Flashcards in Hypertension Deck (57):
How is hypertension defined.
Defined as blood pressure > 140/90mmHg.
What are the two main categories of hypertension. (2)
What is essential hypertension.
Arterial hypertension with no specific cause.
What percentage of cases of hypertension are due to essential hypertension.
What are the causes of secondary hypertension. (5)
Coarctation of the aorta.
What are the endocrine causes of hypertension. (5)
What are the renal causes of hypertension. (2)
Chronic renal failure.
Renal artery stenosis.
What are the iatrogenic causes of hypertension. (3)
What are the risk factors for hypertension. (5)
Increased salt intake.
What are the symptoms of hypertension. (9)
Asymptomatic unless malignant.
Signs of heart failure.
And symptoms related to the underlying cause.
What are the signs of hypertension. (6)
4th heart sound.
3rd heart sound.
What investigations should be carried out in a patient with hypertension. (9)
Haemoglobin A1c (HbA1c).
Urine for sugar/protein/blood/creatinine clearance.
ECG (for LV hypertrophy and strain).
Other investigations to rule out secondary causes.
What tests should you do to rule out Cushing's as a cause of hypertension. (4)
Dexamethasone suppression test.
What test should you do to rule out a phaeochromocytoma as a cause of hypertension.
24 hour urine for catecholamines.
What test should you do to rule out a renal carcinoid as a cause of hypertension.
24 hour urine for hydroxyindoleacetic acid (HIAA).
What test should you do to rule out Conn's as a cause of hypertension.
What tests should you do to rule out renal artery stenosis as a cause of hypertension. (2)
Renal Doppler flow studies.
What are the complications of hypertension. (5)
What are the main aspects of treatment of hypertension. (2)
What aspects of a patient's lifestyle should be changed if they have hypertension. (5)
Reduce alcohol intake.
Optimize glycaemic control.
What are the medical therapies for patient with hypertension. (7)
ACE inhibitors (Lisinopril).
Angiotensin receptor blockers (candesartan).
Calcium channel blockers (nifedipine).
Beta blockers (bisoprolol).
Aspirin when BP controlled if age>55.
What is malignant hypertension considered.
A medical emergency.
What is malignant hypertension.
Fibrinoid necrosis of small arteries/arterioles and dilatation of cerebral arteries.
Who is most affected by malignant hypertension.
Men more than women.
Usually in the 5th decade.
What are the clinical signs of malignant hypertension. (5)
What is the treatment of malignant hypertension. (2)
Slow reduction of blood pressure.
What are the complications of malignant hypertension. (7)
Microangiopathic haemolytic anaemia.
Acute renal failure.
Who gets treatment for hypertension.
Everyone above 160/100.
For those with BP 140/90, the decision to treat depends on the risk of coronary events, presence of diabetes or end-organ damage.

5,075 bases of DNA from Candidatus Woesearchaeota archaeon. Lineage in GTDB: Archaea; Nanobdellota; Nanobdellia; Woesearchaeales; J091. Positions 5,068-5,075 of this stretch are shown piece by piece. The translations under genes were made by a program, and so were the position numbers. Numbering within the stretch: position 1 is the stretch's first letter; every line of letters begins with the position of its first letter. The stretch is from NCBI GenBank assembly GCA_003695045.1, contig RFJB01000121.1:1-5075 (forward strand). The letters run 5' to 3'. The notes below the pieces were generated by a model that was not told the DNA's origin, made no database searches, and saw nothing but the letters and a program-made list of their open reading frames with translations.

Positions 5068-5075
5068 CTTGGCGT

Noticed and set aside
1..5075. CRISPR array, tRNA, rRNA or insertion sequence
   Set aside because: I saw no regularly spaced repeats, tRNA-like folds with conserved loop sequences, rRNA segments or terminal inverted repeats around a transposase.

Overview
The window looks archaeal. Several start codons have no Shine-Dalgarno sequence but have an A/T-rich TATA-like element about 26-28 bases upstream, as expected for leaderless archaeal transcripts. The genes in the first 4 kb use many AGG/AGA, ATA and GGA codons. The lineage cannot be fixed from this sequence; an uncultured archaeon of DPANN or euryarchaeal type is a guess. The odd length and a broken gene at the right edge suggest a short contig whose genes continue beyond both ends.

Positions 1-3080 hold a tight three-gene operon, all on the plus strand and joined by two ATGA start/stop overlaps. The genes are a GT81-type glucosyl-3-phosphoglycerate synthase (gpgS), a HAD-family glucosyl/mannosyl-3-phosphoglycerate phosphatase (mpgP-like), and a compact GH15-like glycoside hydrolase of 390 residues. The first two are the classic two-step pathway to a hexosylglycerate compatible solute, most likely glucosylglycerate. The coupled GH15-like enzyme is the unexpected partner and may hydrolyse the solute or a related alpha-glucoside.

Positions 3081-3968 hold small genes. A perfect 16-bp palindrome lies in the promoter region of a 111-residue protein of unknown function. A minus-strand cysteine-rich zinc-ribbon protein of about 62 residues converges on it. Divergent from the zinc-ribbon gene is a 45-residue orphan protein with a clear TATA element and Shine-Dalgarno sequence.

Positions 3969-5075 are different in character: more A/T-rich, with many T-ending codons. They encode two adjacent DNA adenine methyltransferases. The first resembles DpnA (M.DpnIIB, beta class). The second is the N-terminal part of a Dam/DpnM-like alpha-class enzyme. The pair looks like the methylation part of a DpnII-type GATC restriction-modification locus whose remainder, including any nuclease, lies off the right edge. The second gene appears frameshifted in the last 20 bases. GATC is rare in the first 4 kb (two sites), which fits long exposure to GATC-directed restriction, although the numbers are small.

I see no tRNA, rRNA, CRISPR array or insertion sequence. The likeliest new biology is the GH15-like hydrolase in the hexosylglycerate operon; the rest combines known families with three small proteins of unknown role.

What did the HYVET study show.
That there is a substantial benefit in treating those with hypertension over 80s.
What is isolated systolic hypertension.
It is the most common form of hypertension in the UK.
What is the prevalence of isolated systolic hypertension.
It affects 50% of those over 60.
What is isolated systolic hypertension caused by.
It results from stiffening of the large arterial vessels (arteriosclerosis).
Is isolated systolic hypertension malignant.
What does isolated malignant hypertension increase the risk of. (2)
It doubles the risk of MI.
It triples the risk of CVA.
What is the aetiology of malignant hypertension.
It refers the a rapid rise in BP, leading to vascular damage (pathological hallmark is fibrinoid necrosis).
What are the hallmark features of malignant hypertension. (3)
Severe hypertension (systolic>200, diastolic >130).
Bilateral retinal haemorrhages and exudates.
Papilloedema may or may not be present.
What are some hypertensive emergencies. (3)
Acute renal failure.
What is the mortality for malignant hypertension. (2)
Untreated, 90% die in one year.
70% survival 5years.
Who is malignant hypertension most common in. (2)
What percentage of hypertensive cases are due to secondary hypertension.
What is the most common secondary cause of hypertension.
What indicates severity and duration of hypertension.
If there are any signs of end organ damage.
What are some signs of end organ damage in hypertension. (3)
What test helps in a borderline hypertensive patient.
24h ambulatory BP monitoring.
It is now recommended for all newly diagnosed hypertensive cases.
Why are tests done in a patient with hypertension. (3)
To help quantify overall risk.
To look for end-organ damage.
To 'exclude' secondary causes.
What are some other causes of secondary hypertension. (5)
What are the grades of retinopathy.
Grade 1 to 4.
What is grade 1 retinopathy characterized by.
Tortuous arteries with thick shiny walls (silver or copper wiring).
What is grade 2 retinopathy characterized by.
A-V nipping (narrowing where arteries cross veins).
What is grade 3 retinopathy characterized by.
Flame haemorrhages and cotton wool spots.
What is grade 4 retinopathy characterized by.
What is stage 1 hypertension.
What is stage 2 hypertension.
What are the signs of encephalopathy. (4)
What is the pattern of adding drugs for hypertensive patients. (4)
ACEi and Calcium channel blocker.
Add thiazide diuretic.
If a fourth is needed add a higher dose thiazide diuretic or another diuretic (spironolactone).
If only a beta blocker and another drug is needed to control hypertension, what drug should be added.
Calcium channel blocker, not a thiazide, to reduce the risk of developing diabetes.